They say good things come in twos, but this is proving not to be the case in the discovery of a second sea serpent which has washing up on the beach. A group of individuals out on the sand in California have found another “discovery of a lifetime”, a dead oarfish which found its way to the CA shore.
The oarfish which was over 13 foot long had washed up on the beach and is the second sea serpent to be seen and found in such a short amount of time.
Suzanne Kohin, of the National Marine Fisheries Service explained how these huge creatures are very rare to see in southern California. Everyone believed the first event was so rare the first time, so this second one is even more bizarre, and they are the only events that we have heard of.
A marine scientist was snorkeling and made the first discovery, which was a dead18-foot monster. With help, it was brought to shore last week. It was longer than the second sea serpent.
Onlooker Alexandria Boyle explained how she thought she had no idea what the second sea serpent was. She said it seemed like it was a snake but that it also looked like a giant eel. She was on a beach field trip with her third-grade class when this oarfish was brought onshore. Some of her classmates agreed with what she said. An unidentified girl said she thought it was a giant sea monster and that it scared her.
That is quite understandable considering what the animal looked like. Boyle, her classmate, and others were amid a multitude of about 75 individuals who had packed around the creature while the police were called. They also waited around the area for the National Oceanic and Atmospheric Administration (NOAA) to arrive on the scene and gather the sea creature’s body.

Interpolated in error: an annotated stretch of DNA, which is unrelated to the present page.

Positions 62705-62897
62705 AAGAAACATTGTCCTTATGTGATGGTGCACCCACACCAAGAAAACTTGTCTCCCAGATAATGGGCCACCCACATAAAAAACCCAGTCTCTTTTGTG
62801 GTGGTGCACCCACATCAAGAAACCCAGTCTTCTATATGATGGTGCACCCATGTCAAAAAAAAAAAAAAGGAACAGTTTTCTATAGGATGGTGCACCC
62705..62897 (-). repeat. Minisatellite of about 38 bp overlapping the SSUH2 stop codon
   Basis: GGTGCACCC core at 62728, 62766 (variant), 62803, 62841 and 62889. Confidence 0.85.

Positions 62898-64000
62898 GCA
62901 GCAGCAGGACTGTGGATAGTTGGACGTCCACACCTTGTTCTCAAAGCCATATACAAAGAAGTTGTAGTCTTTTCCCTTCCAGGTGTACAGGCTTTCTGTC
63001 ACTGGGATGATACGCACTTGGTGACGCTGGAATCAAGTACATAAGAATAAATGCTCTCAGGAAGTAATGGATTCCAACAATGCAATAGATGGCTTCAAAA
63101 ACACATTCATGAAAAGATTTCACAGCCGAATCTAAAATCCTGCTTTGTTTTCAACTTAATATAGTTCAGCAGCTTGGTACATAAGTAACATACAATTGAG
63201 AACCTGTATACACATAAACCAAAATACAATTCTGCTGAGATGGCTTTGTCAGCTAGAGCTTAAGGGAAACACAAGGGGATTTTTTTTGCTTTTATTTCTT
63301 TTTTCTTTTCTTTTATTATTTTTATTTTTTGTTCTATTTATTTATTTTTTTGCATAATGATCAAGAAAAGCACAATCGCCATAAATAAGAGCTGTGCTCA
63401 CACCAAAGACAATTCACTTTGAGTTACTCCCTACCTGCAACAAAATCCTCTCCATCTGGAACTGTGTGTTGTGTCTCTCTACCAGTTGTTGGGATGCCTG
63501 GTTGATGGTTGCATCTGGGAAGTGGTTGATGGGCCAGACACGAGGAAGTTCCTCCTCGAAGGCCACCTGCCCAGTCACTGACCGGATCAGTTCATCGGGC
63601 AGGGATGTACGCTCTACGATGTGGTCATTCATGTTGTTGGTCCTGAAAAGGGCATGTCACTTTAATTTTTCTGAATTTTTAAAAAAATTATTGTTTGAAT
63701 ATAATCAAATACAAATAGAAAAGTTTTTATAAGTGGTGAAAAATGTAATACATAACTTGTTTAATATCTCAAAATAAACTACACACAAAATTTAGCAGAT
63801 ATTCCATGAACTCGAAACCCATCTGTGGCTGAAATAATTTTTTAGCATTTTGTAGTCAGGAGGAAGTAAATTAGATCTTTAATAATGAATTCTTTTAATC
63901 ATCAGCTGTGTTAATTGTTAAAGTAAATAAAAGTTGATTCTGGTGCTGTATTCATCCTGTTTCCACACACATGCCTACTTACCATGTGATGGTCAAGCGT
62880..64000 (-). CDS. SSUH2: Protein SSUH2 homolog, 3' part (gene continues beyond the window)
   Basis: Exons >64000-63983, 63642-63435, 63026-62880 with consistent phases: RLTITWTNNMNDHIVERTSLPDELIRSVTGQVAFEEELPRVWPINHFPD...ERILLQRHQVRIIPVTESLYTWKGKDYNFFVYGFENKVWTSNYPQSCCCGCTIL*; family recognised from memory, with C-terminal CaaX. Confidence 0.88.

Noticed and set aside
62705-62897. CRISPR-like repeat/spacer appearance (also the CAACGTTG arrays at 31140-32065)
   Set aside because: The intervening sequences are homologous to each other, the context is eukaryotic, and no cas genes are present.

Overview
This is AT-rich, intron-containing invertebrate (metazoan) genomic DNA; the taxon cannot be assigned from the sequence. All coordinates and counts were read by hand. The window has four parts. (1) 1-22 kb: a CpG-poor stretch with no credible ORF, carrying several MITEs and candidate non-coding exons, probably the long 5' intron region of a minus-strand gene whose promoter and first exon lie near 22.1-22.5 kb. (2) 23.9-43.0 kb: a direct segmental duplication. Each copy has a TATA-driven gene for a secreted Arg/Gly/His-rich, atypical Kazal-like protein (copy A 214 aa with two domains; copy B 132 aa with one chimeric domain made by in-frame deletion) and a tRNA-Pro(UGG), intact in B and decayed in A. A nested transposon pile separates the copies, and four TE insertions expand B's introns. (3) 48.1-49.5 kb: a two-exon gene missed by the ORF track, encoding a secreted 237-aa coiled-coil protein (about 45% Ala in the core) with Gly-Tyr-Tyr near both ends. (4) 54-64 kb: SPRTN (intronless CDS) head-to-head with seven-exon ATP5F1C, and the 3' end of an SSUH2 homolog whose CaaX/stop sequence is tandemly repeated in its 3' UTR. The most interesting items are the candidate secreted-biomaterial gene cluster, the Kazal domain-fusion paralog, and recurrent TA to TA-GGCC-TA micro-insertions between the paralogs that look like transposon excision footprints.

Oarfish may grow up to 50 feet in length and live in depths of up to 3,000 feet below sea level. There is little known about what their habits and life cycles are, but NOAA put up on their website the sea serpents probably come to the water’s surface only if they are injured or near death.
After the first oarfish was discovered last week, the Catalina Marine Institute called it in a press release as a “discovery of a lifetime.”
Mark Waddington, who is a training guide with the Institute explained how he saw another trainer attempting to get the giant oarfish to shore, and instantly jumped in to give any assistance he could, along with about 20 other people.
Waddington explained how he had heard of the giant oarfish in studies but did not believe he would ever see one for himself with his own eyes.
Some divers down in the Bahamas were checking out a navy buoy and they were the first believed to film a five-foot long oarfish back in 2001, says NOAA.
These sea creatures can look chilling, since they have no teeth, are silver colored and bony and possess red heads that are brightly crested on the very top. They are believed to be the cause of ancient sea serpent stories that people told of the high seas.
Written by: Kimberly Ruble